This is what I mean by the “Upside-down class structure”: I’m continually looking for new information to inspire my teaching of Children with Yoga and had been reading a lot the last few weeks prior. Tai’s mother was concerned that he was going “into himself” as he’d recently been checked out for hearing problems. Tai is 6 years old and we’d seen how disruptive he was getting in his class with his 9 year old sister – although when given the chance he insists he likes his Yoga and wants to continue.
I’d read that the “DaVinci Kids” and the Indigo/Rainbows like to be in their inner worlds, and can be either very quiet and dreamy or disruptive and noisy – because they’re blocking everyone out from whatever dream is going on in their head. Their dreams are too nice to be disturbed.
So before in class, we’d had variations on the usual class structure which I’ve built up over the last ten or so years – and changing the rhythm every ten minutes in an hour’s class. I’ve talked about some of the teaching methods in the kids section of the suZenYoga website in the Background to my Teaching.
But today I decided to change the “rules”. And having read that these kids need to be grounded – taken to the “sweet spot” in their brains between Alpha and Theta brainwaves – decided to turn the class upside down and TELL them that was what was going to happen. Then they were given the choice for the order of the class with just a few guidelines as to what we’d try and get into the class, practice-wise.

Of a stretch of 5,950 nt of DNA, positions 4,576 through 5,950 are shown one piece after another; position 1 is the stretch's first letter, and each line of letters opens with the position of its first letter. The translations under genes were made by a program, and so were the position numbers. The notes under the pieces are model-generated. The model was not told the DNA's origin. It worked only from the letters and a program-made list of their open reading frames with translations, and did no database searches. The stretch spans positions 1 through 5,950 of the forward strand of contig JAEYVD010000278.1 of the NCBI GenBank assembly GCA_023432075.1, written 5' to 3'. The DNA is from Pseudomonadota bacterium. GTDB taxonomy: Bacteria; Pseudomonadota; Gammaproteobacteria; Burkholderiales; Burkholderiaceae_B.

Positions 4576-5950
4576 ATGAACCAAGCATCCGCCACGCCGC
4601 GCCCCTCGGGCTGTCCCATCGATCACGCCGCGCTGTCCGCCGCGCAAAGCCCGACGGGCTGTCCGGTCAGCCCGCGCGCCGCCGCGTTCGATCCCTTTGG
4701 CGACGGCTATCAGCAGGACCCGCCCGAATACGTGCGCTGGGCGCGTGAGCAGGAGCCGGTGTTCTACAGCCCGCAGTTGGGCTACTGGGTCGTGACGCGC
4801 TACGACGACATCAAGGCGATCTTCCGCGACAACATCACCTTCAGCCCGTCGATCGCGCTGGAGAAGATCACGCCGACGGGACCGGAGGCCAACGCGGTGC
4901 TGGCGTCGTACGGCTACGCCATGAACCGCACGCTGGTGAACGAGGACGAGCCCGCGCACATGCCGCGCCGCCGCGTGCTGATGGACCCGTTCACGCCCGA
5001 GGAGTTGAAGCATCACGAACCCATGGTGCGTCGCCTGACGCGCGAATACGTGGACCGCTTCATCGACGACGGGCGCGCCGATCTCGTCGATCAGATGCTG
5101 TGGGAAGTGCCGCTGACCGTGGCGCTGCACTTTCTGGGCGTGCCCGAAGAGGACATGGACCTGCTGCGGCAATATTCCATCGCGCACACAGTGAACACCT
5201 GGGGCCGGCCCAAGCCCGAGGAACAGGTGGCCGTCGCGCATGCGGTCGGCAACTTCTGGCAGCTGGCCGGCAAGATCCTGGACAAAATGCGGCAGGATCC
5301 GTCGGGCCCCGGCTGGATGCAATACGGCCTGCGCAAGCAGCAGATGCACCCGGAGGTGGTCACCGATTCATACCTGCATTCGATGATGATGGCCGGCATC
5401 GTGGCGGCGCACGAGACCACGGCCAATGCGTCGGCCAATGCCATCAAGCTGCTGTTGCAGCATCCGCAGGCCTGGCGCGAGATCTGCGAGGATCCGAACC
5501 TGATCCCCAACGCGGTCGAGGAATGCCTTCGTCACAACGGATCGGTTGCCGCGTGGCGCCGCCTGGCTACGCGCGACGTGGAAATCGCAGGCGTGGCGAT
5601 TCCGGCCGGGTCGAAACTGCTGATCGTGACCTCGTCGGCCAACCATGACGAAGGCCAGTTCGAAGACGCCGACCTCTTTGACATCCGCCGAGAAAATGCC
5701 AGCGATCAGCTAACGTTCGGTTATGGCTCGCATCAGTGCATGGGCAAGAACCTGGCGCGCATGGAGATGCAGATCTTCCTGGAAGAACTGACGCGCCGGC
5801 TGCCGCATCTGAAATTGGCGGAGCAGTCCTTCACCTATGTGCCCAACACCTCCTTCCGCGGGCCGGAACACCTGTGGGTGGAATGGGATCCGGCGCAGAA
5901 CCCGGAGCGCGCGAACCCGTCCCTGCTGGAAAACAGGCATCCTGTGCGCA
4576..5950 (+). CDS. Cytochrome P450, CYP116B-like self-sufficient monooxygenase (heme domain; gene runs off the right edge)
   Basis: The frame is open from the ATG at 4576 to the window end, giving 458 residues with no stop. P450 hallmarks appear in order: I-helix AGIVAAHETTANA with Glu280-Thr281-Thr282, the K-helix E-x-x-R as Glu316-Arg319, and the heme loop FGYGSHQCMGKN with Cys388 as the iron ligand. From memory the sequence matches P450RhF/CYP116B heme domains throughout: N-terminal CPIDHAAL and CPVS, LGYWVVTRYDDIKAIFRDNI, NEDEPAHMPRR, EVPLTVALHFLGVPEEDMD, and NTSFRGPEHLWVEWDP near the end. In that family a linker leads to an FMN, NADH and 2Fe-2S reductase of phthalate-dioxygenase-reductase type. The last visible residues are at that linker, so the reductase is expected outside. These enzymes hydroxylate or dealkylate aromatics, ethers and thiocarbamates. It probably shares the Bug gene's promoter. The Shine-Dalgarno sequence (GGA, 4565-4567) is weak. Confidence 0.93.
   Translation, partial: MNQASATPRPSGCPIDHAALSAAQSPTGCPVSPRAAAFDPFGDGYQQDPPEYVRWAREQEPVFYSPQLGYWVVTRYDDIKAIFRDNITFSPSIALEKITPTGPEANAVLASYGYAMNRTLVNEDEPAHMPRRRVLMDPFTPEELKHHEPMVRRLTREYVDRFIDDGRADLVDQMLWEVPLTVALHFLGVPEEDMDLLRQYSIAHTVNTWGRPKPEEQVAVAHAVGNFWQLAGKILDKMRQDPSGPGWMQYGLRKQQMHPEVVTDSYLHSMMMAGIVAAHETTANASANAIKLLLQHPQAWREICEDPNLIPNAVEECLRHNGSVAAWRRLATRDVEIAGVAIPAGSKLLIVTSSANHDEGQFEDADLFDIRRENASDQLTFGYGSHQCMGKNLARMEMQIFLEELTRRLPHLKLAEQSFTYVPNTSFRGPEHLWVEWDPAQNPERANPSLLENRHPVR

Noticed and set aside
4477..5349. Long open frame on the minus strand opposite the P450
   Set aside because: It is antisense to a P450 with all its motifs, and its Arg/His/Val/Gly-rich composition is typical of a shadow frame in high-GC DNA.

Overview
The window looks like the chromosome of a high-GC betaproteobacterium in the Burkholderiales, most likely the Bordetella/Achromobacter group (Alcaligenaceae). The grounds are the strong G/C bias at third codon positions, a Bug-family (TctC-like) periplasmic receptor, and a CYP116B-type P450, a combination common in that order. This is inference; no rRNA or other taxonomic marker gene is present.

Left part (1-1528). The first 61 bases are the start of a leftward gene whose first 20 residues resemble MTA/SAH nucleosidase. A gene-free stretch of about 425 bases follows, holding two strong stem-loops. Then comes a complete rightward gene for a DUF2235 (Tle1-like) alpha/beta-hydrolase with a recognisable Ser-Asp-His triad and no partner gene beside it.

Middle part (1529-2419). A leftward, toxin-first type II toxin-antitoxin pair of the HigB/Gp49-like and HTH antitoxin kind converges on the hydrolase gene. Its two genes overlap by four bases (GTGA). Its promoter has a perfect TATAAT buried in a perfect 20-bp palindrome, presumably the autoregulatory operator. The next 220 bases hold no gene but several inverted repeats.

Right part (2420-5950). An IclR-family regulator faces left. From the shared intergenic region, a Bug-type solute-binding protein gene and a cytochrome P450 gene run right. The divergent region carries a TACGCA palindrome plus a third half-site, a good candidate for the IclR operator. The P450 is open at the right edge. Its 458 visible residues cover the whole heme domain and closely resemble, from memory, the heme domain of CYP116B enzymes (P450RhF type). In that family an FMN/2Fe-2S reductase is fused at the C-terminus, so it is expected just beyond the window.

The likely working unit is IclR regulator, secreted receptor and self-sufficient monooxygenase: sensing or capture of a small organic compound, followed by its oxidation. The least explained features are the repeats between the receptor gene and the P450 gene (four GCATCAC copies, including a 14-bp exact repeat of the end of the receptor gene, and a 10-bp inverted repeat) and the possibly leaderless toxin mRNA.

I said: “. . . as long as we get to do some relaxing, meditate with the candle and breathe with the stones you can choose when we do that and what postures you’d like inbetween.”
So Ayla spread out her duvet (we use lots of soft stuff in these classes) and she tried to get on with her visualisation . . . and Tai made a little soft house in the corner of the Yoga room to curl up in and then decided to roll all over his sister. I thought we were getting nowhere and his sister wasn’t getting her Yoga practice so I decided we were literally going “upside down” into whatever inverted postures they wanted: A last ditch attempt to see if getting the blood flowing to Tai’s head would take him to the “sweet spot”.
Tai has this version of a supported handstand that he does handsfree on a bolster pillow, so in effect its a handsfree-headstand with feet up against the wall. He invented this and it took him 3 weeks to perfect it. Ayla is now getting very strong in her headstand up against the wall. That “worked”.
Finally, and right at the end of the class in an attempt to make enough progess to carry on with next week, we started Sun Salutations practice – their first teaching. So I said ” . . . now we’ve got 5 minutes to go, so we’re going to do something new and I’d like to have 2 minutes left so you can relax . . .”
It was a miracle! Tai needed literally ONE very quick run through of the practice, got it off pat, realised that it was a practice we just would always keep repeating leading right side, then left, went into relaxation for the last 2 minutes and when his mother arrived promptly demonstrated his practice perfectly. To her amazement.
We promised that his sister Ayla had more attention the next week, which she did. And she told me that even after 4 years in Yoga classes with me she didn’t even realise we had a “class order”!